by Shoppy Ghosh

It was pretty late and I had dozed off in my soundproof room that I designed for my music production projects. I had to finish making the new jingle by the next afternoon. This time I was dealing with a really impatient client! The jingle was about a baby food product. And this client was definitely being a baby, cribbing about every little thing.

Renu, my wife, didn’t really appreciate the fact that I stayed up late often to complete my work.

I tried being with her as much as I could. We were going through a really difficult time. Unbearable, precisely. Two years ago, Renu had given birth to our stillborn daughter.

I was right outside the operation theatre that day. I caught a glimpse of her and watched her scream in labour pain first. Then slowly as she looked at the baby in the doctor’s palms, she froze. And then I watched her scream’s transition into horror. I couldn’t hear any of it, the OT was soundproof.

Time goes by, the pain remains. But somehow I was learning to live with it. Renu, on the other hand, had gone very quiet. Her completely devastated face told me something was dying inside her each day. So, I tried being by her side, even though we hardly spoke.

But she still cared about my health. So, if I stayed awake for long after dinner, she would just quietly come into my work-room and stand there watching me. I understood she wanted to me stop working.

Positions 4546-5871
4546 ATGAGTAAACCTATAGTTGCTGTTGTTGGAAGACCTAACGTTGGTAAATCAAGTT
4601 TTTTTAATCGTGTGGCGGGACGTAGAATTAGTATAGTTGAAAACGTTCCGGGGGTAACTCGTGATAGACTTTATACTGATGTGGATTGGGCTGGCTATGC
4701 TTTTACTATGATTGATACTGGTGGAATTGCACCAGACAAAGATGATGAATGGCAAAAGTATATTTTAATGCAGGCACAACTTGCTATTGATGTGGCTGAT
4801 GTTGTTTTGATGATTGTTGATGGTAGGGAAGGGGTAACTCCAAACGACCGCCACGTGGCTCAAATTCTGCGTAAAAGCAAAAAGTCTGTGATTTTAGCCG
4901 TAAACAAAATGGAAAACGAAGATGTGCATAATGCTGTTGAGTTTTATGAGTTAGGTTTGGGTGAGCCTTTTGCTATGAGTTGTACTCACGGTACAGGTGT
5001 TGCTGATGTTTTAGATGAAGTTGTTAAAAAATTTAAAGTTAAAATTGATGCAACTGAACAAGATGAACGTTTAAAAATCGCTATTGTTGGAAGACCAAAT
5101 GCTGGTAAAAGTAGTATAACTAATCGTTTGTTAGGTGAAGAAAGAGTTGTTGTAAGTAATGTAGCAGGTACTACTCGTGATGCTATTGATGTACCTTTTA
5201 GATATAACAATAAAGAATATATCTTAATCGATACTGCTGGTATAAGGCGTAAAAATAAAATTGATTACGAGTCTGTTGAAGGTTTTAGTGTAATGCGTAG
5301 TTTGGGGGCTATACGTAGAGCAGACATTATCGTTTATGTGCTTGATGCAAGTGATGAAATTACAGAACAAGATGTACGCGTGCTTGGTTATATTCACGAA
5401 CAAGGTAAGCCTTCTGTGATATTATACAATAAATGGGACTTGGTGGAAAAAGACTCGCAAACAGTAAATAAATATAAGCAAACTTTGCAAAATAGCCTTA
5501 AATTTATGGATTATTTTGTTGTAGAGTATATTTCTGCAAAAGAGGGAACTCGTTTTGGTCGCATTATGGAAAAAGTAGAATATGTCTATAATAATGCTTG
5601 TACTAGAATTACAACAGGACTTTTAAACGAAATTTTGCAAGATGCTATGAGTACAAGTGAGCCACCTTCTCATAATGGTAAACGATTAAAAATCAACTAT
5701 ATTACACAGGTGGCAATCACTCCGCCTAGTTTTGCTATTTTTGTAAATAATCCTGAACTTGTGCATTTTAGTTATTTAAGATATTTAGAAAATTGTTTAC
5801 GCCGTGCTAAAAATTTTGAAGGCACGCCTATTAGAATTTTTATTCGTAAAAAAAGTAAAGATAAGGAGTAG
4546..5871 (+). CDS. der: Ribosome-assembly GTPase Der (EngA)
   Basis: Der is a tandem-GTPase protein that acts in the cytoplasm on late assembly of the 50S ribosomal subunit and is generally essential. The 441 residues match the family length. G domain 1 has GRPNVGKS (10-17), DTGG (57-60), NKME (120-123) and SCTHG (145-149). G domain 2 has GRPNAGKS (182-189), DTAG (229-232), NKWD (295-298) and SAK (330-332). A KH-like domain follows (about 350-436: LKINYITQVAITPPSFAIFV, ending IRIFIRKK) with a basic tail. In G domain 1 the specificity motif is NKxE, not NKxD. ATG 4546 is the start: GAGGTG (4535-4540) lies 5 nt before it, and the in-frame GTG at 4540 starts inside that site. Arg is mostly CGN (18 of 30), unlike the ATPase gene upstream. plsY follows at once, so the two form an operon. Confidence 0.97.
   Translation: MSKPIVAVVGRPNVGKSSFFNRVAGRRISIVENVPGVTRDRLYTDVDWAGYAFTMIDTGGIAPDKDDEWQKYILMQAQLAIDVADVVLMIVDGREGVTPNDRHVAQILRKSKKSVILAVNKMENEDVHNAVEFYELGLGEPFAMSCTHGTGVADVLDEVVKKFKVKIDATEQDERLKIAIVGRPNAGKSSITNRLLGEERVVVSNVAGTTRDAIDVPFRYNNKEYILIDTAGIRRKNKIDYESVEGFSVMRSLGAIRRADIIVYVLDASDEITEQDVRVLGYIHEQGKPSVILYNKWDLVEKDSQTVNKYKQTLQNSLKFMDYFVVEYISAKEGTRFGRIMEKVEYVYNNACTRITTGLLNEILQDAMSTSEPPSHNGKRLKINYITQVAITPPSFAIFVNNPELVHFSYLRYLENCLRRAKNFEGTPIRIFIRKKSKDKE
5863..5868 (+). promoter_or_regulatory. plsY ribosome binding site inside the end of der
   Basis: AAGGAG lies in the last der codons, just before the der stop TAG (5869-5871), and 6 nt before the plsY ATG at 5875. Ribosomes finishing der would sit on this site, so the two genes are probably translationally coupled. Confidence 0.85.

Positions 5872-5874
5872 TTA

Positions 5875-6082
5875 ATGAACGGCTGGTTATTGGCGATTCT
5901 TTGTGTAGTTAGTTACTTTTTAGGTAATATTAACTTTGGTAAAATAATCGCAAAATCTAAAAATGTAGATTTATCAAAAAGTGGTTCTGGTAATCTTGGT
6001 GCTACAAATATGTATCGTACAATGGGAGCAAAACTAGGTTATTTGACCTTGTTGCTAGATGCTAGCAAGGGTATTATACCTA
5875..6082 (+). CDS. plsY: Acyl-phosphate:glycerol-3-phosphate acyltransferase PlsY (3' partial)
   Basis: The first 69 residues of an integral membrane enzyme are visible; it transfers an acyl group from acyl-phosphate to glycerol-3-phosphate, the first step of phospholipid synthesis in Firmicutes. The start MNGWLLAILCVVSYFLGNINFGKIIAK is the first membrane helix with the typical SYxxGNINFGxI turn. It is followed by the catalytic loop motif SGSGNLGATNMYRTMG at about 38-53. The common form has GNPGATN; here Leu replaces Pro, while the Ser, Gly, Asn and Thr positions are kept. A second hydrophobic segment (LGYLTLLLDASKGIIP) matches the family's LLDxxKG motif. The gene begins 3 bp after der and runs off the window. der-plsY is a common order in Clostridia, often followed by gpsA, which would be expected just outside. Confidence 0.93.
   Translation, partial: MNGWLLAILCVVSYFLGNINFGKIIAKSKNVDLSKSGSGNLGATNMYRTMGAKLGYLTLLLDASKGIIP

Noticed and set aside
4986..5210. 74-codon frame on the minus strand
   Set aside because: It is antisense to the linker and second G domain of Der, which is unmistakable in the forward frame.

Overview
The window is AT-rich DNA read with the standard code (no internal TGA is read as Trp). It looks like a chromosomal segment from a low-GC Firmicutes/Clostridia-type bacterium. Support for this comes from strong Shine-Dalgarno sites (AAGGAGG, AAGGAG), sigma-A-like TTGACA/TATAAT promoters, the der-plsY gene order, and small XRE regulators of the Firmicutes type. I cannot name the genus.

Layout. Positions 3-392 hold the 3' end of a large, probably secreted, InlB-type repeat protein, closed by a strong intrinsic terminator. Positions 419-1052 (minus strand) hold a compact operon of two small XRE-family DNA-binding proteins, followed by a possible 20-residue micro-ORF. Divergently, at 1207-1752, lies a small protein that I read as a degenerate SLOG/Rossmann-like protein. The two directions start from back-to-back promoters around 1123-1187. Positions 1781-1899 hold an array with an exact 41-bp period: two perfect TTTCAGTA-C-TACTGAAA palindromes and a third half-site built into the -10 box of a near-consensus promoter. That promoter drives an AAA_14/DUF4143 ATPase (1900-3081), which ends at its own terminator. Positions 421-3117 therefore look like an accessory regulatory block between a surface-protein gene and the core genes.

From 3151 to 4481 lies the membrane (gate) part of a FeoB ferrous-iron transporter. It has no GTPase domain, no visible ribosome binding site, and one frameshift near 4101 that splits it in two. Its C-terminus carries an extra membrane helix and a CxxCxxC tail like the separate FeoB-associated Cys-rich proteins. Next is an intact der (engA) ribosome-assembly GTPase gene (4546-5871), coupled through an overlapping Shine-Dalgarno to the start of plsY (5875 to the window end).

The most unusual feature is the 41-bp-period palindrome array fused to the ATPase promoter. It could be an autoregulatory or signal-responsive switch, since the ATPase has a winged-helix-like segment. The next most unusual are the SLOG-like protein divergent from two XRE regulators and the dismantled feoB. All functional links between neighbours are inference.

That night, I lay drooling on my chair, sleeping like a baby. A massive thud crept into my room somehow and woke me up. How? This room is soundproof! My blurry vision and the groggy I together realised that the door to the room was open. Ah! So, Renu was here.

I got up and slowly paced myself to the living room. A howling wind from my right made me gaze at our balcony. The door was open.

I remember locking it after dinner when Renu went to the bedroom. A chill ran down my spine and I rushed to the balcony. As I looked down from the 6th floor, I saw Renu lying still on the driveway in a pool of blood. The guards had already reached the spot. I knew I had to act. But my legs refused to move.

The sheer pain of the sight was about to break free of my lungs, but this time I heard something that froze me again. The voice of a little girl from behind. She said, “Pa-pa..”

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